by Amanda Conschafter, blog editor
Much more than simply a sticker on a medicine bottle, drug labels – or “prescribing information”—provide physicians with crucial information about medical therapies. But a new video from the Alliance for Patient Access suggests that the FDA-approved prescribing information for the first U.S. biosimilar falls short—and could set a concerning precedent for future biosimilars.
As “What Physicians Need to Know to Safely Prescribe Biosimilars” notes, physicians look to prescribing information for a drug’s dosing levels, approved uses and potential safety concerns. Yet the first U.S. biosimilar carries the same prescribing information as its reference biologic, even though the two are not identical—and “may not have identical results for patients.”
The FDA’s decision presents potential problems, as even minor differences between biologics and biosimilars can trigger adverse responses. And as a precedent for future biosimilars, it would fail to provide the transparent, comprehensive data physicians need, the video notes.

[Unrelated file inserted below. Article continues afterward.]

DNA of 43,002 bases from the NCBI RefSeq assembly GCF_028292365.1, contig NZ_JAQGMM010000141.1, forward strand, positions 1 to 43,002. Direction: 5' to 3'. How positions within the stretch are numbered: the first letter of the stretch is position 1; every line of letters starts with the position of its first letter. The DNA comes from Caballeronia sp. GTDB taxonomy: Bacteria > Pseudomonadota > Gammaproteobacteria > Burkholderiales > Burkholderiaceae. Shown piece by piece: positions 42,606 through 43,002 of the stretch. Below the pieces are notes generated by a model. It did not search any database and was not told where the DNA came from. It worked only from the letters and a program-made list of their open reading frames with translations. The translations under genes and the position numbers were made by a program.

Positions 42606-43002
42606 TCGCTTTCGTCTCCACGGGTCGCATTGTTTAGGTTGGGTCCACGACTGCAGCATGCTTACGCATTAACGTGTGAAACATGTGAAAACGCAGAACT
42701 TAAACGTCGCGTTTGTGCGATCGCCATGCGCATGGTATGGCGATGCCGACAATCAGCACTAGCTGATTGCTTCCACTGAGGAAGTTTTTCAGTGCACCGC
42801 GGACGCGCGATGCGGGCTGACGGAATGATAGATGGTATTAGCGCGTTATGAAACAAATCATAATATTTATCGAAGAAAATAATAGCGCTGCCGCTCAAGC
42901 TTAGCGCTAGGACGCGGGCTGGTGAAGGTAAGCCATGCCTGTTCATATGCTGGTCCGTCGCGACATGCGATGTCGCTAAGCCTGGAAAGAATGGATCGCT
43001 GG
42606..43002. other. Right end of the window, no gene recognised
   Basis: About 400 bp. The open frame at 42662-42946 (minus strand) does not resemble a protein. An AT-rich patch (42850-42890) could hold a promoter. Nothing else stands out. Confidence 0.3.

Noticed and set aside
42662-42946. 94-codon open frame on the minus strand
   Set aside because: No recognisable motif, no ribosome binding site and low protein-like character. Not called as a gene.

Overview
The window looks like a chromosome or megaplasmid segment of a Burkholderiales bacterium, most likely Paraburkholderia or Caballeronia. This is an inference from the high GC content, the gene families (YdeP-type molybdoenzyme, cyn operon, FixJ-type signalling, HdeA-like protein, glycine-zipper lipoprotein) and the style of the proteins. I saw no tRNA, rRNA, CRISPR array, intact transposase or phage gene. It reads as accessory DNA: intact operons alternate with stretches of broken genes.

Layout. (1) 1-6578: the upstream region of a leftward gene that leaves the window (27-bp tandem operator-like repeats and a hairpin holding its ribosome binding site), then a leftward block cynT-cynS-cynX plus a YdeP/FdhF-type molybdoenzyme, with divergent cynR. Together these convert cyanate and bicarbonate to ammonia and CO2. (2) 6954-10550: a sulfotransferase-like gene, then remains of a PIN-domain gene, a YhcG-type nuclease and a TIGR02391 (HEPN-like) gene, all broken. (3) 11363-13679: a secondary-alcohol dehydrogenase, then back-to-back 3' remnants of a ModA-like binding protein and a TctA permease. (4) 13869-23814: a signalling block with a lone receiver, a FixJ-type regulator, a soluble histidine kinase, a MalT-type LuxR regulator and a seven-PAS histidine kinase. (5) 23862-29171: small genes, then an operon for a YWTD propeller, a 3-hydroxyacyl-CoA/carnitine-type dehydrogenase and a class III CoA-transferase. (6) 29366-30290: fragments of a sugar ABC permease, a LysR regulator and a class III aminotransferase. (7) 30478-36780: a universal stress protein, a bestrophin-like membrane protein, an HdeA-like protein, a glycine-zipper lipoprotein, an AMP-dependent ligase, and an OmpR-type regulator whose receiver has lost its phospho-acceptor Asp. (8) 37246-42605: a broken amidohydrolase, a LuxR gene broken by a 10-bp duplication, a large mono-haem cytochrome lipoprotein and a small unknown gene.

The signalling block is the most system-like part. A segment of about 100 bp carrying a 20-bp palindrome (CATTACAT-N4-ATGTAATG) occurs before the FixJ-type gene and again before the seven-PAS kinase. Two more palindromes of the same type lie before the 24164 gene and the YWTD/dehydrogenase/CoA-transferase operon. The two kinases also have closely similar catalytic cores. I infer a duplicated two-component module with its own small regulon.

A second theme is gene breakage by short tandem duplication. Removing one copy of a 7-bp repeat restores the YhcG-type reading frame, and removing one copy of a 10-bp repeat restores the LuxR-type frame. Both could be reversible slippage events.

For physicians to have full confidence in prescribing biosimilar medications, the video explains, they need certain basic details:
- Whether the medication is a biosimilar
- Data from tests or clinical trials conducted with the biosimilar
- Clear information on whether data provided is from clinical trials of the biosimilar or of the original biologic
- Which medical conditions were tested with the biosimilar.
Prescribing information that includes these details allows physicians to determine which biological medications are safe and suitable for their patients.
To learn more, watch “What Physicians Need to Know to Safely Prescribe Biosimilars.”